Holger: Yes, exactly, a lot of sand, which doesn’t make it better actually. What I find very interesting, if you dissect the hype swirling around this, and the legitimate excitement as well (it’s not all hype), and you intersect this with the other topic that, at least in Europe, is big now and will get bigger in the fall: the attempt at regulating AI. And, by the way, China just made an interesting move there in terms of their proposed rules for recommender systems. So if you intersect those two, you actually get to the point where you ask yourself, how safe and desirable a product can you build on a thing that’s little understood? That’s a pretty interesting question that will keep us going for a bit.
Tom: If you read the section in the paper where they talk about the term foundation model, they themselves say it’s not a perfect term, but they give a pretty good rationale for why they chose it. And certainly, particularly in the natural language community, there’s a whole sub area that’s known as BERTology, which is basically studying the BERT model and trying to understand its strengths and weaknesses. I think that controlling, censoring and steering these models are all very active research questions right now.
Incidentally, someone has been going through the Stanford Encyclopaedia for Philosophy and finding incidental haiku. They find a series of phrases that form a haiku, which they then feed to one of these models and have it generate a picture that illustrates that haiku. It’s amazing.
Carles Sierra: I think we have to be very cautious in using these systems as the foundation of engineering systems. In engineering systems you need a certain predictability, you need to build upon requirements and satisfy those requirements and I think these emerging properties are still not well understood, at least not well enough to be able to build something on top of it.
Sabine: What would be a good foundation? What method would deserve the foundation title? Holger was mentioning regulation – maybe that is the foundation and we build from there?
Tom: Well, you need a large knowledge base, and maybe these models point the way, but I think they’re representationally impoverished. They don’t really have objects or agents. They may have them implicitly, but I suspect that we will want to acquire a huge commonsense knowledge base from a large corpus of human behaviour. In some sense they point the way but, right now, we’re doing what’s easy rather than what would be the correct thing scientifically.
Holger: There is also a deeper question here, which is very much connected to how desirable an AGI actually is. Rather than saying AGI, one should say “human-mimicking”. One could argue, in fact I most vocally would, that this is not the AI we neither want nor need. Because, we know perfectly well how to produce human intelligence [biologically]. What we really need is things that help us compensate for our own weaknesses, to help us recognise and overcome our own biases, the kinds of things that people don’t do well. It’s not clear to me at all that models like this, or their equivalents, are helping us much to advance towards that goal.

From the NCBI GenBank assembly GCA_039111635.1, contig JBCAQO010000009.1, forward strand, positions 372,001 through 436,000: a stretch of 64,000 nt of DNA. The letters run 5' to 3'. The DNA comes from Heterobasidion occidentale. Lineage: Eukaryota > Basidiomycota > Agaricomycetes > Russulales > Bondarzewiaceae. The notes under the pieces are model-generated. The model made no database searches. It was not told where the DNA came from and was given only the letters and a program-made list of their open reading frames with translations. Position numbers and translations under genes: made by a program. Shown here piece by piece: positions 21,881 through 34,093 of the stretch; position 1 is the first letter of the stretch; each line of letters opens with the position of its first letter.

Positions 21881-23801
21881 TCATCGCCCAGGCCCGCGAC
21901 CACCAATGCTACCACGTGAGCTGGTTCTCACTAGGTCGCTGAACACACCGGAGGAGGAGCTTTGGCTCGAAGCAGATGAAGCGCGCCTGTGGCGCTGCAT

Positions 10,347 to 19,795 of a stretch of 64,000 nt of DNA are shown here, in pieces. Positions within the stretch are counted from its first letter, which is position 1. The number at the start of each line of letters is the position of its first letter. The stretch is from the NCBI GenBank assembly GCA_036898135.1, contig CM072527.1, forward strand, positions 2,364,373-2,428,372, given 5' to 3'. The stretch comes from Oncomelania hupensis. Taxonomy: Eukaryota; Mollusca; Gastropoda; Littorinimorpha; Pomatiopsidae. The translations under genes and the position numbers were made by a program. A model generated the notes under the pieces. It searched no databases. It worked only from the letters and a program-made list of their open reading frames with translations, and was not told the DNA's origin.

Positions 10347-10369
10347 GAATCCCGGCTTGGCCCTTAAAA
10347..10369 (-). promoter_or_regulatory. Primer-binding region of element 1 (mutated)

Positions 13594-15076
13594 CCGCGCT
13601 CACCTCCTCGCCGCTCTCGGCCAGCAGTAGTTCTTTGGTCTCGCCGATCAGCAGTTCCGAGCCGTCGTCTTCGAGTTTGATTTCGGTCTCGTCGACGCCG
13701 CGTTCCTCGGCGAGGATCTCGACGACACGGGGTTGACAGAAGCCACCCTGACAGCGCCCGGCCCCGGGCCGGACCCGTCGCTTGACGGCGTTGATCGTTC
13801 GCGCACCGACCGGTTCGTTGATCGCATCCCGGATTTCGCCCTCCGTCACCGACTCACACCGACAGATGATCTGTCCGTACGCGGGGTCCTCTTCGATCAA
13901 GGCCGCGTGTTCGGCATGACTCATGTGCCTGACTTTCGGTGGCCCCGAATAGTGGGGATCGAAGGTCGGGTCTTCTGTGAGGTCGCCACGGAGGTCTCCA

Sanmay Das: This is more related to the point about regulation. I think that’s one thing that’s interesting in this whole debate – the regulation part is going to become very important. There was an article recently about how Facebook has done these user surveys and they’ve decided that they’re going to unpromote political content, or something along those lines. Think about what’s actually going on behind the hood over there. Again, I’m speculating, but I imagine that they have a whole bunch of deep learning models that are probably based on foundations that are similar to this, which they then use to classify whether something is political or not, and then they’re going to decide how they alter people’s news feeds in that manner. Machine learning is just not very good at these kinds of things yet, because it has difficulty with things like sarcasm, or the strategic use of political text, and so on. This idea that we’re going to take all of these models and decide what’s political text or not, then mess around with what people are going to see kind of scares me. Of course, that’s already happening. What you see on Facebook is driven by engagement. (I’m not singling out Facebook, it was just what was coming up in the news.) A lot is being done based on these kinds of models already, and some of this is potentially quite worrying.
Steve: It could just fail and people would find the failure extremely expensive and they would stop using it.
Sanmay: I guess the point is, would we know that it had failed? Maybe in the long term…
You can find all of our previous coffee corner discussions here.